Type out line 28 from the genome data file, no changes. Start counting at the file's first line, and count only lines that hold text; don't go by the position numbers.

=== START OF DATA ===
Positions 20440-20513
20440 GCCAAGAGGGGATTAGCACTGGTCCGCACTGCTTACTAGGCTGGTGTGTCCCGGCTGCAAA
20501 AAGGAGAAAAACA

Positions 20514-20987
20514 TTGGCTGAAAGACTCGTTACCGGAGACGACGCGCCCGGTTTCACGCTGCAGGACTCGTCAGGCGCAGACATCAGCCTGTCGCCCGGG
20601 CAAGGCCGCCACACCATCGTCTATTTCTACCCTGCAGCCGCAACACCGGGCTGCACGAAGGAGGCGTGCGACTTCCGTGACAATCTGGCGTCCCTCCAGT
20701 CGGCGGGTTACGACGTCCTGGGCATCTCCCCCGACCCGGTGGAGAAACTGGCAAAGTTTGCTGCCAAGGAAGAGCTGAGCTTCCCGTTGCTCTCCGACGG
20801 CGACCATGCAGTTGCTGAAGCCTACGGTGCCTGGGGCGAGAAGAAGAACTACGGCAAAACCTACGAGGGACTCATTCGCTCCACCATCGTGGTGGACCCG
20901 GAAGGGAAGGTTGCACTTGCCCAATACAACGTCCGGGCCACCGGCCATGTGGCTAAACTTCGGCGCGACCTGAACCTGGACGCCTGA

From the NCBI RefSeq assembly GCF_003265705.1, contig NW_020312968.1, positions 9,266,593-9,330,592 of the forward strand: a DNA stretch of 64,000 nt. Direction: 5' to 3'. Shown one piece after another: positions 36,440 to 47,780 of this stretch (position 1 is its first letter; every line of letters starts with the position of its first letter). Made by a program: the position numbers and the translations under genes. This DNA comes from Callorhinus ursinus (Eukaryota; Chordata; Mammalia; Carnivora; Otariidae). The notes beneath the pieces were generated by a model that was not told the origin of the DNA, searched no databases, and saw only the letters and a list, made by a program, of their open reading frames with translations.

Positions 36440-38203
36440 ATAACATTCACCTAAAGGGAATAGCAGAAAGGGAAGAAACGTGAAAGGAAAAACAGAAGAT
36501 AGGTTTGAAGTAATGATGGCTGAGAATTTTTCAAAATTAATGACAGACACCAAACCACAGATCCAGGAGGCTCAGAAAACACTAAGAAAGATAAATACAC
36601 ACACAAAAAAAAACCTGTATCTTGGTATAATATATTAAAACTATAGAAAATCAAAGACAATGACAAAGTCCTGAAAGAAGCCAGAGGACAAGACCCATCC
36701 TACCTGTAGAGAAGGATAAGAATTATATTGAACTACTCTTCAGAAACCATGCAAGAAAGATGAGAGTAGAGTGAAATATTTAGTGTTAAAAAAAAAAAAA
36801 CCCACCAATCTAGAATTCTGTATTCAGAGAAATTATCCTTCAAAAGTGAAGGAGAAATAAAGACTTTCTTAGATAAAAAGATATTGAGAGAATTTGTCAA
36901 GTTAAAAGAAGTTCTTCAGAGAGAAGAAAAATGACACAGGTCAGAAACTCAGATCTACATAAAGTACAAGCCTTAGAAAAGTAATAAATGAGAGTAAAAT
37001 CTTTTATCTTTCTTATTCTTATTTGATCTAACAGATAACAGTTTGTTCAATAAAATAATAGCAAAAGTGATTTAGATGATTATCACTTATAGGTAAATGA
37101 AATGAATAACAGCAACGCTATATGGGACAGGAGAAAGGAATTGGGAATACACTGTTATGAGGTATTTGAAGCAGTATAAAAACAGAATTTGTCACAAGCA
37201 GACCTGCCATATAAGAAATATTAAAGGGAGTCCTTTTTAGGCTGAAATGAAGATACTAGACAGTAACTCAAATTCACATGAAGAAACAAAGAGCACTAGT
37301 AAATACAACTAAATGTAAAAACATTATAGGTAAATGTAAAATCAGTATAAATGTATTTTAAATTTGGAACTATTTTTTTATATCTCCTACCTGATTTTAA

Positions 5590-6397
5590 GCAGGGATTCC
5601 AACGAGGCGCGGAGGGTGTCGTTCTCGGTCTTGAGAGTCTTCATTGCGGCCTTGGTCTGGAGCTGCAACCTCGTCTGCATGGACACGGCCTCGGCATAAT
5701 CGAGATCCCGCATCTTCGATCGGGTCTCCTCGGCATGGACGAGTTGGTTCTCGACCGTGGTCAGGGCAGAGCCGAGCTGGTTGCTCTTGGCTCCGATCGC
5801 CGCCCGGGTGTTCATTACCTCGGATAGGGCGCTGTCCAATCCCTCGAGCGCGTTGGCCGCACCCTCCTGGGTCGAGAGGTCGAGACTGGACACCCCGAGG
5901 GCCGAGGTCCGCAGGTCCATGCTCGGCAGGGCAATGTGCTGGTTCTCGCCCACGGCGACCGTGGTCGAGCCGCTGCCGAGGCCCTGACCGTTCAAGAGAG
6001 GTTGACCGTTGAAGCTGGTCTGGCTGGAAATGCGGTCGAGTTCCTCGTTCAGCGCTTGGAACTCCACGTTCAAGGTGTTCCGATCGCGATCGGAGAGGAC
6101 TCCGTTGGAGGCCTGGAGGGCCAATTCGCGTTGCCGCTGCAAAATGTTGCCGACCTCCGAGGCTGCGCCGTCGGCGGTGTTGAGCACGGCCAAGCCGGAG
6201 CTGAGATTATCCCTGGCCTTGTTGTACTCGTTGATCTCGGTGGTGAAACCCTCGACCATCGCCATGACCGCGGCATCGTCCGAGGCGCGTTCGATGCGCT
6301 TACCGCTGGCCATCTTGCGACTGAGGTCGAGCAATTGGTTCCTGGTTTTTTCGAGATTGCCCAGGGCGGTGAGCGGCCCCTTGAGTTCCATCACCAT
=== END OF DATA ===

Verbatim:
6001 GTTGACCGTTGAAGCTGGTCTGGCTGGAAATGCGGTCGAGTTCCTCGTTCAGCGCTTGGAACTCCACGTTCAAGGTGTTCCGATCGCGATCGGAGAGGAC